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Seen from Space 2012

Severe Flood in Thailand

 

Thailand was affected by a violent flood from July to December, 2011. The results of the emergency observation using SPOT-5 were reported in “Seen from Space” on October 25, 2011. Spatial observations were also made by the airborne Pi-SAR-L sensor in September and November, 2011, and these results were reported on the “Latest Image” corner of the EORC (Earth Observation Research Center) home page.

The image below (Fig. 1) shows the flood in Thailand as observed from space. An animation was created using images taken from November 1 to December 25, 2011 by the GOSAT/CAI* sensor. GOSAT (Greenhouse Gases Observing Satellite) was launched in January 2009. CAI(Cloud and Aerosol Imager) is a sensor on board GOSAT to monitor clouds and aerosols.

An image showing the flood in Thailand as observed by GOSAT/CAI
Fig. 1. An image showing the flood in Thailand as observed by GOSAT/CAI; the image is derived from an animation created using images taken from November 1 to December 25, 2011.

The blue area seen in the GOSAT image taken on November 1 shows the region inundated by the flooding of the Chao Phraya River. Note that the city of Ayutthaya looks like an island in a great lake and that the flooding approached Bangkok, the capital of Thailand. As shown in the image taken on December 25, the inundated region shrank as the water withdrew from the Bangkok area. Japanese factories in Thailand were seriously damaged by this flood.

*The GOSAT (Greenhouse Gases Observing Satellite) was launched to measure the atmospheric concentrations of carbon dioxide and methane, the two major greenhouse gases, from space. The image data from CAI(Cloud and Aerosol Imager) are used to correct the effects of the clouds and aerosols.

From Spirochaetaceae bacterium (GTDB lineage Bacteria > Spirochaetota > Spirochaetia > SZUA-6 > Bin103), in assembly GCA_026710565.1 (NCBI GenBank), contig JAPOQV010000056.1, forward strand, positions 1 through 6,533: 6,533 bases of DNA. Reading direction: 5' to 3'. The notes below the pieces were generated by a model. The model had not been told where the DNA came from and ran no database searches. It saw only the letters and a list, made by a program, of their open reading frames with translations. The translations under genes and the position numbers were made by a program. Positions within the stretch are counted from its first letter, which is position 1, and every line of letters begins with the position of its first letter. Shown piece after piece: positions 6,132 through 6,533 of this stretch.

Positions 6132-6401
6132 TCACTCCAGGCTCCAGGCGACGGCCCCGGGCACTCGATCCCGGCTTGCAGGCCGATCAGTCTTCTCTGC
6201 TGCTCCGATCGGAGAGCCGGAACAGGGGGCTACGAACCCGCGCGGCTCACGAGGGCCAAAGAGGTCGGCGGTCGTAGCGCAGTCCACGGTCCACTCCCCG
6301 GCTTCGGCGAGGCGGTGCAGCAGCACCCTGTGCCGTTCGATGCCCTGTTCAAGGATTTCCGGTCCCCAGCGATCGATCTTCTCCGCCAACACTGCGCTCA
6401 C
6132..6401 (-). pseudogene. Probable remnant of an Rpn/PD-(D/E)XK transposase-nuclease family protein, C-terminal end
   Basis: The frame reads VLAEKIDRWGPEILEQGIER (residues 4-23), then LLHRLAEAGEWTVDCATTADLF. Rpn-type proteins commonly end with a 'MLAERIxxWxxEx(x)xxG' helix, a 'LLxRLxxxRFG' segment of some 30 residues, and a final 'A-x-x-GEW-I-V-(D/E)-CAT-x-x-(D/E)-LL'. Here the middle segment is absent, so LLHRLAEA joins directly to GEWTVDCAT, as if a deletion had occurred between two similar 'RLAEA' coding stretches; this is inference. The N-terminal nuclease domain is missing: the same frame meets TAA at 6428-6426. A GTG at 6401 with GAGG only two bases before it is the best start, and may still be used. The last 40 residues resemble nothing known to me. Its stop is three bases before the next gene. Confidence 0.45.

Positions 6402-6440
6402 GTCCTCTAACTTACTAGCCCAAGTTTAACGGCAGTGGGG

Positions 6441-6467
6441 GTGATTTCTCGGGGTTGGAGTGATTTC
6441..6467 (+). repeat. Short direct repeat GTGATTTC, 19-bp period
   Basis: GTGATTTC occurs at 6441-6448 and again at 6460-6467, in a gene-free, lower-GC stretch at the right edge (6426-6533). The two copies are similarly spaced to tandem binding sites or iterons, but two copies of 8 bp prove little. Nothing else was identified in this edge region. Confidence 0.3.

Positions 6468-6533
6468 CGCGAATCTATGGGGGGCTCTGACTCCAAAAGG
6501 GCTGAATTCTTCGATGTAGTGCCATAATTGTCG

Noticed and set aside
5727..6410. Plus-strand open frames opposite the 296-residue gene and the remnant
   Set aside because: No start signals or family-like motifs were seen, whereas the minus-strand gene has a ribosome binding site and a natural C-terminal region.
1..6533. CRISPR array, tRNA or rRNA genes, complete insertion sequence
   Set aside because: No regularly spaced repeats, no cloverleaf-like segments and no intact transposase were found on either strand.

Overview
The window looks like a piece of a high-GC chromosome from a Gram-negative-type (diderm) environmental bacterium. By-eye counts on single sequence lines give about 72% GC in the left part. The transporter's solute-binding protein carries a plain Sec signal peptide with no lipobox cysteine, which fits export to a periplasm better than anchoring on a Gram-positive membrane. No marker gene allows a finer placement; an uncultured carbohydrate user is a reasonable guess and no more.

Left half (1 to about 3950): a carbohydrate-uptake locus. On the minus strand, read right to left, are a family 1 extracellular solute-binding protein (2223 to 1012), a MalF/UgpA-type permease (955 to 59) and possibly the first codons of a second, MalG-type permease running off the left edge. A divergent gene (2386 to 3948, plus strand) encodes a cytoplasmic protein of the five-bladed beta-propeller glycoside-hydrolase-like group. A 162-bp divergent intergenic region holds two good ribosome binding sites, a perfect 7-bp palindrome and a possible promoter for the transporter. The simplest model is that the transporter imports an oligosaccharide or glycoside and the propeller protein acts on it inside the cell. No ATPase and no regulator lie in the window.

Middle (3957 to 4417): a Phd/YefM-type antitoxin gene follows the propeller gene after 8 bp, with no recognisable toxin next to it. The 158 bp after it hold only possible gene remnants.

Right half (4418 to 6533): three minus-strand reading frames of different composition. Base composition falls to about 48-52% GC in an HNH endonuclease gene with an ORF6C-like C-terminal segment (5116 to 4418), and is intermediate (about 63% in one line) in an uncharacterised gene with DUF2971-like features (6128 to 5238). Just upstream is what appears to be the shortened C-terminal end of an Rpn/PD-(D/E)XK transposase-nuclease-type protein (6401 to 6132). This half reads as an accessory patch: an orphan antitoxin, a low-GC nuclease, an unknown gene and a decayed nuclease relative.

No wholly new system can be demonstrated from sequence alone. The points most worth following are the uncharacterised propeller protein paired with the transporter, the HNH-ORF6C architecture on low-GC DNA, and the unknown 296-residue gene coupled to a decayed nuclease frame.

The old capital, Ayutthaya, a world heritage site

Figure 2 shows an image of the city of Ayutthaya taken on September 22, 2010 by AVNIR-2 (Advanced Visible and Near Infrared Radiometer-2) on board ALOS (Advanced Land Observing Satellite). Ayutthaya was included in the list of world heritage sites. Ayutthaya was prosperous for approximately 420 years beginning in the middle of the fourteenth century. It was the capital of the Ayutthaya dynasty and became an international trade between Europe and East Asia at the beginning of the seventeenth century. The city is surrounded by the Chao Phraya River and its tributaries. The remains of many pagodas and temples still persist within the city. The industrial park in Ayutthaya is seen at the lower right of the image in Fig. 2. Pi-SAR-L also observed the flooded areas of the industrial factories located to the south of Ayutthaya. The observation result of Part 4 (Japanese only) was reported in the Latest Image corner on the EORC homepage on December 12, 2011.

Ayutthaya and its surroundings
Ayutthaya and its surroundings
  • caption on
  • caption off
Fig. 2. Ayutthaya and its surroundings
Ayutthaya (kmz, 4.77 MB, Low Resolution) as seen on Google Earth

End of operation of ALOS (Daichi)